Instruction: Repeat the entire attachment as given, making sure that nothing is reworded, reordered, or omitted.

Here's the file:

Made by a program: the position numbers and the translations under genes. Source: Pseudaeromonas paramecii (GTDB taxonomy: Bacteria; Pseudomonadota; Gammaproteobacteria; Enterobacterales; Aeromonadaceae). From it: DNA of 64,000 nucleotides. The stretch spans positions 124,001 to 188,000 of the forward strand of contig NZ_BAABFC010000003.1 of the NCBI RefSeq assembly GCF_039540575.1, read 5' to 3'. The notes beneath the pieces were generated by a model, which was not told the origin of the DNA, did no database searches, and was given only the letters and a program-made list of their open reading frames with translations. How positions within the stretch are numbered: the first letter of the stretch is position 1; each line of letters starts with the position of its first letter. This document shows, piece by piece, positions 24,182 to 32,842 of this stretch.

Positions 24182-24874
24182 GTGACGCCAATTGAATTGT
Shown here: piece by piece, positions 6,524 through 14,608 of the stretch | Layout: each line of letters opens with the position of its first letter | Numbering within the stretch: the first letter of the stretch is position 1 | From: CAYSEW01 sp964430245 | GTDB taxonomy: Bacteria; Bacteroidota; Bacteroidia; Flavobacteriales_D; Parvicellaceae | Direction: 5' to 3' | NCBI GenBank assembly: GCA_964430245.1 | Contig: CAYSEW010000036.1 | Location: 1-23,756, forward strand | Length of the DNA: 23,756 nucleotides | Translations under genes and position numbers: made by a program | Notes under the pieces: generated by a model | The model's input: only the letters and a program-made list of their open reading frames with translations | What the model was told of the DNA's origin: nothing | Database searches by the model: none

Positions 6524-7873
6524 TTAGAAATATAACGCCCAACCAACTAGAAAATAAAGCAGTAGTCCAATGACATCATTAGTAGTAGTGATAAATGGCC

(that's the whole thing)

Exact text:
Made by a program: the position numbers and the translations under genes. Source: Pseudaeromonas paramecii (GTDB taxonomy: Bacteria; Pseudomonadota; Gammaproteobacteria; Enterobacterales; Aeromonadaceae). From it: DNA of 64,000 nucleotides. The stretch spans positions 124,001 to 188,000 of the forward strand of contig NZ_BAABFC010000003.1 of the NCBI RefSeq assembly GCF_039540575.1, read 5' to 3'. The notes beneath the pieces were generated by a model, which was not told the origin of the DNA, did no database searches, and was given only the letters and a program-made list of their open reading frames with translations. How positions within the stretch are numbered: the first letter of the stretch is position 1; each line of letters starts with the position of its first letter. This document shows, piece by piece, positions 24,182 to 32,842 of this stretch.

Positions 24182-24874
24182 GTGACGCCAATTGAATTGT
Shown here: piece by piece, positions 6,524 through 14,608 of the stretch | Layout: each line of letters opens with the position of its first letter | Numbering within the stretch: the first letter of the stretch is position 1 | From: CAYSEW01 sp964430245 | GTDB taxonomy: Bacteria; Bacteroidota; Bacteroidia; Flavobacteriales_D; Parvicellaceae | Direction: 5' to 3' | NCBI GenBank assembly: GCA_964430245.1 | Contig: CAYSEW010000036.1 | Location: 1-23,756, forward strand | Length of the DNA: 23,756 nucleotides | Translations under genes and position numbers: made by a program | Notes under the pieces: generated by a model | The model's input: only the letters and a program-made list of their open reading frames with translations | What the model was told of the DNA's origin: nothing | Database searches by the model: none

Positions 6524-7873
6524 TTAGAAATATAACGCCCAACCAACTAGAAAATAAAGCAGTAGTCCAATGACATCATTAGTAGTAGTGATAAATGGCC